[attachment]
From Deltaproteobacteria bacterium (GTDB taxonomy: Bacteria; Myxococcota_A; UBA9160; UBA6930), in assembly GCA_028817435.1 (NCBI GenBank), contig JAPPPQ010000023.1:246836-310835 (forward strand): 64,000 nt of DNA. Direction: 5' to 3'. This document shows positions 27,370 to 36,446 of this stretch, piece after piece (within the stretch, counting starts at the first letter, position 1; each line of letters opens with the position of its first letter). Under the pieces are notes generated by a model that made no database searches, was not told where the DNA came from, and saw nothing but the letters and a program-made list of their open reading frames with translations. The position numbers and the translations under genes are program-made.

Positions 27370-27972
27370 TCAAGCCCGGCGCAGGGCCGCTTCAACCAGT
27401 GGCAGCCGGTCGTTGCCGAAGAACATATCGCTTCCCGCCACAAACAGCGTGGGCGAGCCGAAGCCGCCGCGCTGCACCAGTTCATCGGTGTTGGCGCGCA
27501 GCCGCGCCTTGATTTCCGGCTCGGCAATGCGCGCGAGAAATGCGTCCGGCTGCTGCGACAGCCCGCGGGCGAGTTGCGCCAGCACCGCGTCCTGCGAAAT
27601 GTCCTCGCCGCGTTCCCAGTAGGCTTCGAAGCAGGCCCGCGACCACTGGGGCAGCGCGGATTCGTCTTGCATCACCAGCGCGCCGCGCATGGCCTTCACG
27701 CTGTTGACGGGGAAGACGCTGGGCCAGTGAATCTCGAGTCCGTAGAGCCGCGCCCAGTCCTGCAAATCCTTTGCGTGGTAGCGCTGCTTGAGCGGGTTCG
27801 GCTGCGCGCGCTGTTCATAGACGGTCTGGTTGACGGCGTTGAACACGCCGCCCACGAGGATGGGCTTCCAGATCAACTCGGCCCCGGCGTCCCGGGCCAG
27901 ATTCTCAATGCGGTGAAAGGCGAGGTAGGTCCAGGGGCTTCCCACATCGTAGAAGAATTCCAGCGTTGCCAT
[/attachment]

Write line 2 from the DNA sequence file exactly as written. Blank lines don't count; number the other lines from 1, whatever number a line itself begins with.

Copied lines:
Positions 27370-27972